On the Perils of Padded Shoes

I’m a believer in Phil Maffetone‘s approach to aerobic training, which is basically that you should do most training at no more than 75% of your max heart rate.

This doesn’t mean I don’t ever do anaerobic work, or speedwork, or anything else that elevates your heart rate past that. I just default my aerobic training to that lowered maximum. It’s also similar to the 80/20 approach that Matt Fitzgerald vouches for.

Maffetone is also in that esoteric ‘do everything barefoot’ camp, and it’s a key reason the Primal Blueprint’s Mark Sisson aligned with his beliefs in writing Primal Endurance. I don’t subscribe to that mostly because I live in cities where soft ground is often littered with hidden sharp objects, many of which can be very dangerous. I’ll trade the benefits of barefoot running for the needed safety of wearing shoes during exercise, thanks.

But I bring up Maffetone to talk about this piece on shoes that I’ve long since had loaded on a browser tab for discussion. Much like how Sisson wrote his “I hate endurance training BUT if I were to train for a marathon…” piece, Maffetone is anti-shoes but here he writes a piece on what kind of shoes you should get if you need them.

I’m always a supporter of the “not my thing but here’s a good way to do it if you must” perspective. I like being open minded to different approaches, even when I have convincing reasons not to follow them. I know others will follow them, and long as no one’s getting hurt or killed in doing so we’re typically better off helping each other maximize those efforts.

But, as I do, I digress. Maffetone raises a good point about what I call “The Hoka One One Problem”: We like padded shoes, but they’re not good for us.

Let’s never mind the Gaia-esque notion that we should be connected to the ground. Yes, I will vouch for thinner soles and more-minimal footwear (though I won’t go 3oz, Vibram toe-shoes far on that: Again, I want soles to protect me from sharp objects among other things on the ground).

The reason uber-padded soles are not good for many runners is because they can create or exacerbate foot and posterior chain imbalances that can lead to injury problems. Any existing problems you have, the soles will mold to accommodate them and make the problem worse. The soles themselves can throw you out of balance and mold with your footprint into a position that creates an added imbalance.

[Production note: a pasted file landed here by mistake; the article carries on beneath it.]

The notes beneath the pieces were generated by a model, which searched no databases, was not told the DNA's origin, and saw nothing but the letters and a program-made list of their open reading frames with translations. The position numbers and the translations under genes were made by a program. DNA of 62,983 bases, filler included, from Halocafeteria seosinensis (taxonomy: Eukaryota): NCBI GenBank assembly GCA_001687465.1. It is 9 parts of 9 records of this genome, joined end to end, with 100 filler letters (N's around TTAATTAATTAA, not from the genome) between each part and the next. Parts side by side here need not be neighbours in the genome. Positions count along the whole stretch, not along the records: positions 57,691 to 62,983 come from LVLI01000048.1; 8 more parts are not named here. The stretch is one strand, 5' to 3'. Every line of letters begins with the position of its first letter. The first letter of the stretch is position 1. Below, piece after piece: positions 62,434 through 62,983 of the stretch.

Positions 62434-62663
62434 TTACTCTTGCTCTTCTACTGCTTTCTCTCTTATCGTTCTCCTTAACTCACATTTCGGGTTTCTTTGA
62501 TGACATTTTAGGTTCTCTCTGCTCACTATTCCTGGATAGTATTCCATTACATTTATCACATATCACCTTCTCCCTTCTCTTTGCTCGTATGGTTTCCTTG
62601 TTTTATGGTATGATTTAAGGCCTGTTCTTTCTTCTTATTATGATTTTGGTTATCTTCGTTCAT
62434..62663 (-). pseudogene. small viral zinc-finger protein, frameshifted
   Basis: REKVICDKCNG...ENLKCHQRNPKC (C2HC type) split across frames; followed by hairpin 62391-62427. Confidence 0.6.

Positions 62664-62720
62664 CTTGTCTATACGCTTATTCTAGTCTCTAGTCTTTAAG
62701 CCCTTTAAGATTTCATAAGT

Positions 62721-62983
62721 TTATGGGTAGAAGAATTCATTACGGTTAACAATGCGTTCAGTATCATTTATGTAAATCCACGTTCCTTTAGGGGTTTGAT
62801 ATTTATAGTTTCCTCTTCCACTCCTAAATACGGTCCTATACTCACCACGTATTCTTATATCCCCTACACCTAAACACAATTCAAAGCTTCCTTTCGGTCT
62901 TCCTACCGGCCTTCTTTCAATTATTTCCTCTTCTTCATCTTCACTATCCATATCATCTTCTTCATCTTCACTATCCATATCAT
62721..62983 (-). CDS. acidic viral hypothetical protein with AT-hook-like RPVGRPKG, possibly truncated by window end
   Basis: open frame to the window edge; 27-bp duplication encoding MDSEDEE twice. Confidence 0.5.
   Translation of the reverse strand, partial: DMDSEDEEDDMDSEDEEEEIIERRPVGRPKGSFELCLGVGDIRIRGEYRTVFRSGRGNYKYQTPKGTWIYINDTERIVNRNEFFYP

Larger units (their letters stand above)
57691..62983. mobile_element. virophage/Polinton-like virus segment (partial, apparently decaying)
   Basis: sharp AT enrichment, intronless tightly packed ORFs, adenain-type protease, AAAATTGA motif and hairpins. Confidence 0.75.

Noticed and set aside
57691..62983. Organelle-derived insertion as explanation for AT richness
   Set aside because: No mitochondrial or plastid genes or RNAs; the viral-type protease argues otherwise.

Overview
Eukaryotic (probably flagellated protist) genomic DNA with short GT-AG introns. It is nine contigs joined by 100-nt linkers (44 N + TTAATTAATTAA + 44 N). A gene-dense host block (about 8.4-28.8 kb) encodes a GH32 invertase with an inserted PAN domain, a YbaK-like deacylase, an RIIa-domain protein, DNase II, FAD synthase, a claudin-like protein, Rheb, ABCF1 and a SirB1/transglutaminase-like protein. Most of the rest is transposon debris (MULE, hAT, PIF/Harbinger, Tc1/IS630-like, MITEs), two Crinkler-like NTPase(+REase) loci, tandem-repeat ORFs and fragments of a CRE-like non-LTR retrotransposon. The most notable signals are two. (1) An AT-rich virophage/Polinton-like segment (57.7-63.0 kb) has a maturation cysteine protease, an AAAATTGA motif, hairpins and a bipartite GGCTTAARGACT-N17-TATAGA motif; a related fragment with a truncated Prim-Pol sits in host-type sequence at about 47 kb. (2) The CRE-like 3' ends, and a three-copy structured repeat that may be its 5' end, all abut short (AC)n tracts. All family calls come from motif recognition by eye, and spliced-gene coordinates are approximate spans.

This offsets the benefit of the 30K-60K cushioned steps they give you in a marathon.

Now, this key caveat: I’ve always been at least in average shape as a runner. Most of the people I’ve run with have been average to lean in size. If you’re a heavier runner, thicker shoe cushioning is probably beneficial and possibly essential for you. Your legs, feet and posterior chain probably take more pressure running several miles than the legs of someone substantially lighter. Your feet benefit substantially more from heavily padded shoes than others.

If you’re working on losing a bunch of weight, or you just run at Clydesdale/Athena class, then I don’t fault your decision to wear Hokas, Nike, Brooks, or other thicker-sole shoes. It’s probably a good idea… and you can worry about the below advice if/when you get to a lower weight and want to step up your running.

Meanwhile, for other runners who may be average or leaner size… you don’t need the padding. Of course, most of the Hoka disciples I know are rather thin. They could and should run in a lighter shoe, and probably work on their mechanics if they feel they need the padding to protect themselves. They really need to work on their form and training habits.

Of the shoes I have in rotation (which reminds me: My shoe collection post is due for an update), most are lightweight and have thinner soles. I’m now at the point where I even feel a cushioned difference in the lighter weight “speed shoes” or “racing flats” New Balance shoes I still have. I have a couple pairs of Skechers my folks got me as a gift a couple years ago.

Sometimes when I take brief runs in the cushioned in-soled GORun 600’s, my left knee begins to bother me a bit. I’m not doing anything mechanically different than any of the other runs I take in the neighborhood, and I’m not dealing with any injuries or nagging anything. Usually, within a few minutes I’m fine, and any exercise I do after that I’m totally fine.